Six states received A’s, while 18 other states received F’s.

PORTLAND (AP) – Maine received a failing grade in a state-by-state analysis of U.S. history curriculum standards that was released Monday.

The report by the Thomas B. Fordham Institute gives Maine, along with Alaska, Arkansas and Wyoming, the lowest scores among 48 states and the District of Columbia.

Eighteen other states also received failing grades, while only six – Indiana, New York, Alabama, Arizona, California and Massachusetts – received A’s.

The Washington, D.C.-based Fordham Institute favors detailed K-12 education standards, and its grading system reflects that goal. States received points for using curricula that have clear historical chronologies and discuss specific events and people.

“Maine educators … have failed to provide any evidence of historical content or a cumulative learning sequence in their supposed U.S. history curriculum,” wrote Sheldon Stern, the report’s author.

In assessing Maine, the analysis looked at three documents.

Maine’s Common Core of Learning, issued in 1990, only alludes to American history in a few sentences, the report finds. And while the State of Maine Learning Results outlines major periods in U.S. history – the Progressive Era, 1890-1914, for example – it does not provide many specifics on what should be taught, the analysis adds.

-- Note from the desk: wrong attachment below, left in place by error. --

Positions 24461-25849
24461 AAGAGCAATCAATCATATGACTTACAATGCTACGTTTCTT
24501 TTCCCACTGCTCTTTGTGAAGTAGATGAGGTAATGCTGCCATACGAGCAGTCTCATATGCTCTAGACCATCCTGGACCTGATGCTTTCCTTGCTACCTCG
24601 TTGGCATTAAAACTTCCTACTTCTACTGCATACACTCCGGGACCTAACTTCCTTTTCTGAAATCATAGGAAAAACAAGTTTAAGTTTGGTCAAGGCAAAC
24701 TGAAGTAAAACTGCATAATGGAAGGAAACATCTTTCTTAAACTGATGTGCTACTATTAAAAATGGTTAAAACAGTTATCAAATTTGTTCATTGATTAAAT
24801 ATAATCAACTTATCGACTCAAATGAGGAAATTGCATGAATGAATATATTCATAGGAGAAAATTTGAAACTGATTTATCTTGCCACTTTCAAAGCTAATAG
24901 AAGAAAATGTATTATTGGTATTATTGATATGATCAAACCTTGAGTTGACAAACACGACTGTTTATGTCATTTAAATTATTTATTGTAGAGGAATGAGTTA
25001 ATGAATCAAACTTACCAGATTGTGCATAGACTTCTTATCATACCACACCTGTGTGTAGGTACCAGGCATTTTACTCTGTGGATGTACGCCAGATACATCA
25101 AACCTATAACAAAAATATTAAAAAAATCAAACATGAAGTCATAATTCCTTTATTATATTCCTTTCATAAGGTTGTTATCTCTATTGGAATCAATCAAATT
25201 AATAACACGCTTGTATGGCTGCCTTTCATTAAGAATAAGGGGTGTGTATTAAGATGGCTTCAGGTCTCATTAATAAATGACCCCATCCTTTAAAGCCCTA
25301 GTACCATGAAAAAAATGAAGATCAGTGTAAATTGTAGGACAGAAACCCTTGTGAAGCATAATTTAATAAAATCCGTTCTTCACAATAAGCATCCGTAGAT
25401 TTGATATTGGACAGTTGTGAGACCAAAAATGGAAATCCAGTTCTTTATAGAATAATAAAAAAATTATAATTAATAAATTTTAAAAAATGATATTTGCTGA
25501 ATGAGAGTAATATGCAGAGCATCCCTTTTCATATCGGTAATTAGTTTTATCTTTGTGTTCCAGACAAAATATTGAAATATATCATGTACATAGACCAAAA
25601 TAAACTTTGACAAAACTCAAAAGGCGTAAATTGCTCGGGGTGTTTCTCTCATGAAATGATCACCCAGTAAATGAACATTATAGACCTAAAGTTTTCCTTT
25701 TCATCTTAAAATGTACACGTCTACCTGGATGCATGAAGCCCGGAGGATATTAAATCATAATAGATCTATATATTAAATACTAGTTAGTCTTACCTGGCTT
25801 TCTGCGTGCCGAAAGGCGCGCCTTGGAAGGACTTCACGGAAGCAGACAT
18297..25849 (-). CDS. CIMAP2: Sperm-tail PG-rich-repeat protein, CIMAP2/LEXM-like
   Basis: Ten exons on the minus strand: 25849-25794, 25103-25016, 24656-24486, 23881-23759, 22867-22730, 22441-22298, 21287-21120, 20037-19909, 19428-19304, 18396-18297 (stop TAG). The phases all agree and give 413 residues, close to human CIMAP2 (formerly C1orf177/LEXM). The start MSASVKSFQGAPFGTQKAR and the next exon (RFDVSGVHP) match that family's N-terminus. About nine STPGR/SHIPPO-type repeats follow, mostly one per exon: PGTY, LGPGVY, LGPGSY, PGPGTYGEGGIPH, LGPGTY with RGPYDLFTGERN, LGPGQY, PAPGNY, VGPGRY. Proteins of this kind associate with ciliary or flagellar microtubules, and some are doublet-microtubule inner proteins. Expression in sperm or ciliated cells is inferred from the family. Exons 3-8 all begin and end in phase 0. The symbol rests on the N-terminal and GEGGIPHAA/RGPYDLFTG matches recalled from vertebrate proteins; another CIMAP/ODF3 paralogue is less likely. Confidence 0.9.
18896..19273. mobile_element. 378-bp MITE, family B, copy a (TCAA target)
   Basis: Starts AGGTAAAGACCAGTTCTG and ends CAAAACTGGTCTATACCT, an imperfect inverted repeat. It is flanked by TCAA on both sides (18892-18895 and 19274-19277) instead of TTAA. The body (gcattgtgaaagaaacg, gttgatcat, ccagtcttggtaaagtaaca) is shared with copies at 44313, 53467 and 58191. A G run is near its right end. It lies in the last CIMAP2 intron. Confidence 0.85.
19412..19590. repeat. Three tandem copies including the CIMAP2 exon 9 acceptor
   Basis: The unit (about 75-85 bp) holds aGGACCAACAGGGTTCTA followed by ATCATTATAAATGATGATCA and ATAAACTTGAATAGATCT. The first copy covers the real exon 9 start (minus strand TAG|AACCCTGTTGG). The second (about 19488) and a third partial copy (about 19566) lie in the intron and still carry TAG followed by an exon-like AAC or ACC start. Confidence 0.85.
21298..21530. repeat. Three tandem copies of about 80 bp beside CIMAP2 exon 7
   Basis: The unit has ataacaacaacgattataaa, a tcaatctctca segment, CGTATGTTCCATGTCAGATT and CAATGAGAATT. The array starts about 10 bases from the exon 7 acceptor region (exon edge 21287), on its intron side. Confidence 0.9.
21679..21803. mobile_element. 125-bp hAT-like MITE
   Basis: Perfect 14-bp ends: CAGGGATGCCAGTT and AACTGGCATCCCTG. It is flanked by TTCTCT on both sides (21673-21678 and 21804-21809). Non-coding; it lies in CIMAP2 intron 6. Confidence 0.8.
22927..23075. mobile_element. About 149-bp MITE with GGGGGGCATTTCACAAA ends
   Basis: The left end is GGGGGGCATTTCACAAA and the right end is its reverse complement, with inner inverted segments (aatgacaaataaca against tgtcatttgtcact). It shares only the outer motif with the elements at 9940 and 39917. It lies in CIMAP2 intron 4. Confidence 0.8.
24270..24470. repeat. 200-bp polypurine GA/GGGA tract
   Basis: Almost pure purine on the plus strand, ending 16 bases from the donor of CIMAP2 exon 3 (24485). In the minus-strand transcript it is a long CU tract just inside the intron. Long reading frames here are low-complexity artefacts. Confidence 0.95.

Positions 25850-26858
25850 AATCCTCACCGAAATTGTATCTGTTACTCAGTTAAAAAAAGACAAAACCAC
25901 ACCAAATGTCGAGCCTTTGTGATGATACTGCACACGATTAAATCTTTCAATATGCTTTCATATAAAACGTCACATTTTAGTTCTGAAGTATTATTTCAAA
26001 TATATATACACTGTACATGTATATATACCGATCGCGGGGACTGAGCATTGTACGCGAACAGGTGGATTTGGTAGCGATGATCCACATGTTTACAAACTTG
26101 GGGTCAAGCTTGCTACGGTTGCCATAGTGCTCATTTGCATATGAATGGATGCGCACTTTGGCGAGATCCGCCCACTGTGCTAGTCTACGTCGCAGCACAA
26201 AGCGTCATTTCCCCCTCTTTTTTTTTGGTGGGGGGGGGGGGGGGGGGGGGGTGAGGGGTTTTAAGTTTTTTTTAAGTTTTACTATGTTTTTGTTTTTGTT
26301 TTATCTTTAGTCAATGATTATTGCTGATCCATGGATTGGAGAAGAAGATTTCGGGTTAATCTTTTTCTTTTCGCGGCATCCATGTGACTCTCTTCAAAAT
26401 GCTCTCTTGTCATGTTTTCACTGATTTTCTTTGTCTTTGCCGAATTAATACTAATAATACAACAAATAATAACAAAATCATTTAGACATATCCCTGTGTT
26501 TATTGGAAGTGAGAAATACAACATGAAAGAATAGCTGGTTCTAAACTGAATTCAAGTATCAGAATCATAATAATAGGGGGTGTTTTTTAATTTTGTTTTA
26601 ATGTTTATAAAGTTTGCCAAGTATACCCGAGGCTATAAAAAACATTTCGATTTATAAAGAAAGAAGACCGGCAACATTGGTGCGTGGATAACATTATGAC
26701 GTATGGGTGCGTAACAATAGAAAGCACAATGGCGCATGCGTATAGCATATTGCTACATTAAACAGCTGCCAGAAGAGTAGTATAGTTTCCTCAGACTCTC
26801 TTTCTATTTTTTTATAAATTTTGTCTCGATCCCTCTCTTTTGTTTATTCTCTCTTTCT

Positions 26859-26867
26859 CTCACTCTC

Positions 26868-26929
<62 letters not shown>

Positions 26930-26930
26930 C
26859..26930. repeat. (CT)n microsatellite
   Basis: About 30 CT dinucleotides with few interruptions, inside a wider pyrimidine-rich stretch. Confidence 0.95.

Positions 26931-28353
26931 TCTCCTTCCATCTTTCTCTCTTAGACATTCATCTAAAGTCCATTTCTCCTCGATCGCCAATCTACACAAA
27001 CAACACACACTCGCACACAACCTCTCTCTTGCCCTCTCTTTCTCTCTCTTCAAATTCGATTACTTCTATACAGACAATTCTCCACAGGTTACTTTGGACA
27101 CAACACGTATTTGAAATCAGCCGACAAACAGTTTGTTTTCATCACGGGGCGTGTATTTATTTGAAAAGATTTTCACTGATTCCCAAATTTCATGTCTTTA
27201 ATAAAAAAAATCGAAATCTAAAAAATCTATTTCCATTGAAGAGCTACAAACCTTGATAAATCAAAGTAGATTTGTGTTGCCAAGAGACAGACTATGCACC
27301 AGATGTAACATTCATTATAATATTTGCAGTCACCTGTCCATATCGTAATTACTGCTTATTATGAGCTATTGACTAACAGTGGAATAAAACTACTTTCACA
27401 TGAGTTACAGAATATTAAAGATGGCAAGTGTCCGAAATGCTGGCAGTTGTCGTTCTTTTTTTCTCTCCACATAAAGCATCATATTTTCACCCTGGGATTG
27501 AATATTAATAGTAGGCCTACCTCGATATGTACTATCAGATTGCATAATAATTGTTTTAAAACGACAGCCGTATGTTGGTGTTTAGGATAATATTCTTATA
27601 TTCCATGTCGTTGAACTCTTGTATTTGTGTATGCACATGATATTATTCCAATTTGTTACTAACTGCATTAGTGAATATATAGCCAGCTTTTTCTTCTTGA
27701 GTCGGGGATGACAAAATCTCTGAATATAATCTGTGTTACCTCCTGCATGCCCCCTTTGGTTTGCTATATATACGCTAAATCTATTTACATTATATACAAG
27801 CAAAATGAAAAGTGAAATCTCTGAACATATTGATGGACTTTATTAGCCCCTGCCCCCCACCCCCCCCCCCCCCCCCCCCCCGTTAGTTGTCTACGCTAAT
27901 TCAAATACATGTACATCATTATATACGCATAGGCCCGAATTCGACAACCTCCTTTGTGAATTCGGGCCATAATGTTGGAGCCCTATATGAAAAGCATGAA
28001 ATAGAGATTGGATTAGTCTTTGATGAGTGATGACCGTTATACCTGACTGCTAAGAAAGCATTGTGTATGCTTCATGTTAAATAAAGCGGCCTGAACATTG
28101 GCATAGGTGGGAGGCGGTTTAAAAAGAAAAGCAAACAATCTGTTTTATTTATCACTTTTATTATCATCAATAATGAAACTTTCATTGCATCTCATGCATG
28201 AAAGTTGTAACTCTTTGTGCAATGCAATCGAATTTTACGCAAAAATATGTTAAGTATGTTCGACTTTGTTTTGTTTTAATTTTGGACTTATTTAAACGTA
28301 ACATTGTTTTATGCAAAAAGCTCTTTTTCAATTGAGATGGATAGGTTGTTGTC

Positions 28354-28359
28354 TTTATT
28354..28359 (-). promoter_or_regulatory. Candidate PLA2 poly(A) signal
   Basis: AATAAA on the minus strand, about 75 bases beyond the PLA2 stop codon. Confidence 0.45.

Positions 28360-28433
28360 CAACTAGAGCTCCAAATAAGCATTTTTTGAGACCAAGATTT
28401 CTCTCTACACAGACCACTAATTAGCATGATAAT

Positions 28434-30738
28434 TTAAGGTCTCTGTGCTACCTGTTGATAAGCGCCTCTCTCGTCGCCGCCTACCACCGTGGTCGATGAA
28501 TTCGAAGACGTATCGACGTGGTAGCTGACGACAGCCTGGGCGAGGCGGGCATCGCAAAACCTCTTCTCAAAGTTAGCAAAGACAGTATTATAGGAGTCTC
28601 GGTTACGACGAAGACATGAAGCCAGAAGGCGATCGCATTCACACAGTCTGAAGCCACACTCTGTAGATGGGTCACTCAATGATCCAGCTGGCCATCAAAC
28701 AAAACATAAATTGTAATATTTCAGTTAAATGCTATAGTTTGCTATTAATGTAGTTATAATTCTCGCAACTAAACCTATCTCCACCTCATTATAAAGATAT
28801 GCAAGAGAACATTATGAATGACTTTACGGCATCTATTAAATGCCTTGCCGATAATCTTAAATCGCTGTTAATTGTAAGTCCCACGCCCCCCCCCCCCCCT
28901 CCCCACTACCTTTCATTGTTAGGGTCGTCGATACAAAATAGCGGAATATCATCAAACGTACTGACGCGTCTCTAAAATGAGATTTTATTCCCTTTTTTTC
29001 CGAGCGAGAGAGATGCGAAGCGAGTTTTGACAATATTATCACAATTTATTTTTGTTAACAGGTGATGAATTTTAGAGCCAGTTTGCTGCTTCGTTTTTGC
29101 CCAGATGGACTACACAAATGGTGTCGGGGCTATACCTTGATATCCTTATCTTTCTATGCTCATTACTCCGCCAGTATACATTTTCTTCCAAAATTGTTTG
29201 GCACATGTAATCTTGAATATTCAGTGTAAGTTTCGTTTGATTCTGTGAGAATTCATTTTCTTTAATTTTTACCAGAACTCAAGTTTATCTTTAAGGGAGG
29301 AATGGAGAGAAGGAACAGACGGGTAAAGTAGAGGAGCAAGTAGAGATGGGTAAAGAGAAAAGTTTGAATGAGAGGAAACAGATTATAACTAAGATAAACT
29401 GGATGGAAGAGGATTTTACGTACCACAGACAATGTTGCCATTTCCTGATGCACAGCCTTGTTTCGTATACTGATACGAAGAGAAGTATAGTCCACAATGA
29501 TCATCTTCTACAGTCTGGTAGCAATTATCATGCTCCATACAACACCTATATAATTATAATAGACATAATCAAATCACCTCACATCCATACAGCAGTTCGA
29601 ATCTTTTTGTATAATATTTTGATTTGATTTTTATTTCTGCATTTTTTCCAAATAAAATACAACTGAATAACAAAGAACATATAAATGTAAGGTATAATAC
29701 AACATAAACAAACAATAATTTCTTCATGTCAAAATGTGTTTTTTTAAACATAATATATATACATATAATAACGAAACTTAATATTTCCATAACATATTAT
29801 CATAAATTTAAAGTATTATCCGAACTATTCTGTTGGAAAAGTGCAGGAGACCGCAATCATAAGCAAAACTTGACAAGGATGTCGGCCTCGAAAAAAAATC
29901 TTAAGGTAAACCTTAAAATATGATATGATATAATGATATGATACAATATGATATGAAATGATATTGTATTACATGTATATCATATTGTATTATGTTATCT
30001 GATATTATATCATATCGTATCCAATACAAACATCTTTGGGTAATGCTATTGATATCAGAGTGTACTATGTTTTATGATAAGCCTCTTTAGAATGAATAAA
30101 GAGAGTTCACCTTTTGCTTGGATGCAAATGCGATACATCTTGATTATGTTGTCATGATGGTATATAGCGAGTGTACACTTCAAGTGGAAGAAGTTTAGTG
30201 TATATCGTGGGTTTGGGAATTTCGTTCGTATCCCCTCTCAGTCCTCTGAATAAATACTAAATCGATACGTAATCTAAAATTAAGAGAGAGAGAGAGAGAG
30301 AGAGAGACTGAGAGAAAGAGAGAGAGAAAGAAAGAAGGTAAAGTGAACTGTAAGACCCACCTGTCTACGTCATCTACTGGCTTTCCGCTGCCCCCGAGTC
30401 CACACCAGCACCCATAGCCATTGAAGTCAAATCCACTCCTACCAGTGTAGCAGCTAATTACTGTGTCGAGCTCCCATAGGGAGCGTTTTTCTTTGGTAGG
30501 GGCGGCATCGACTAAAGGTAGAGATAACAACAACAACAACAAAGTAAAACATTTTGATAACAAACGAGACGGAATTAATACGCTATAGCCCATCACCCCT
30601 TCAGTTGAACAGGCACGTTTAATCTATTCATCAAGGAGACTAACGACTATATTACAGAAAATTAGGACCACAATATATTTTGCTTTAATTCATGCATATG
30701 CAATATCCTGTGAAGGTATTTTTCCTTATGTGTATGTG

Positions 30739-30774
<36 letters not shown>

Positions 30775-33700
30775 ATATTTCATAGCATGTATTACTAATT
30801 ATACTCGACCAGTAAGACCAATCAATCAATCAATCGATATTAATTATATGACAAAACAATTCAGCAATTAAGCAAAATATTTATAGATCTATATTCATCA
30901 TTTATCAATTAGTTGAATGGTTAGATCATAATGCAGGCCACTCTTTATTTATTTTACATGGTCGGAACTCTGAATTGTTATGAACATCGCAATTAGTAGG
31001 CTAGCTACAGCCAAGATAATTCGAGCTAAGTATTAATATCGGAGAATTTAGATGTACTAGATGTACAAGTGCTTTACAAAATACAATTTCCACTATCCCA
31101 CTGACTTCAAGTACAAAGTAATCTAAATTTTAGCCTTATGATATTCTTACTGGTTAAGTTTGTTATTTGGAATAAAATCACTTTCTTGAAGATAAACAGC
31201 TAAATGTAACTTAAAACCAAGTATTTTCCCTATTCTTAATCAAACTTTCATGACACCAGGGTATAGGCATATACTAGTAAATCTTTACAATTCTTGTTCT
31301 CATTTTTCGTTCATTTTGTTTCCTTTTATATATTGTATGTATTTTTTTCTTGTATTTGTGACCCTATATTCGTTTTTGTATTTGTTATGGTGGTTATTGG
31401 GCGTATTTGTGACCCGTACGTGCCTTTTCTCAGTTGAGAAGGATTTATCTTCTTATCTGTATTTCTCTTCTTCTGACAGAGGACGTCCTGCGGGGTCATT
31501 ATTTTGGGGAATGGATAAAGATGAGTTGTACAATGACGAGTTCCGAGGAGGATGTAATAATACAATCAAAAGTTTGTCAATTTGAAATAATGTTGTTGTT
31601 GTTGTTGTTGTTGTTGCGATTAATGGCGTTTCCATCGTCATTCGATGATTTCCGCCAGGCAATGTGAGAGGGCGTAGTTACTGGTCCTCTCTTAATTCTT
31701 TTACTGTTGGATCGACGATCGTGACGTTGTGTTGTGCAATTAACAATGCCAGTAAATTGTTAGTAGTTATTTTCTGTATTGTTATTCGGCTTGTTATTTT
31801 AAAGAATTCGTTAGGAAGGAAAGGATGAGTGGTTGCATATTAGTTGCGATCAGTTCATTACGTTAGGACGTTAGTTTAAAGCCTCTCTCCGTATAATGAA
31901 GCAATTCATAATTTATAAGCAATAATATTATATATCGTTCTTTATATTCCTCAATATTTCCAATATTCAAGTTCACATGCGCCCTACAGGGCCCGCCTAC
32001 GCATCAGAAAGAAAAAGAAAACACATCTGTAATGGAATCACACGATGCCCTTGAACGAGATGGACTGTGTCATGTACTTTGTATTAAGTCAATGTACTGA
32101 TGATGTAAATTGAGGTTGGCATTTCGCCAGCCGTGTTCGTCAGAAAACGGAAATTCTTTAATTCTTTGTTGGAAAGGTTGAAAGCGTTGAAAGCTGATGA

In addition, questions given to students on the Maine Educational Assessment “do not inspire a great deal of confidence in the rigorous teaching of United States history,” the report finds.

Connie Manter, a social studies specialist with the Maine Department of Education, took issue with much of the report, including its assumption that U.S. history needs to be taught chronologically.

“We believe that students need to have a marvelous, I would say, mental map of the world,” she said. “How they learn that may be conceptually or chronologically, or both.”

Kathleen Porter, associate research director at the Fordham Institute, conceded that the report might be criticized for giving failing grades to nearly half the states, given the institute’s position on curriculum standards.

“We tried to be as objective as we could,” she said. “Some people might use other criteria. We think these are the best, though, for U.S. history.”

AP-ES-09-22-03 1752EDT



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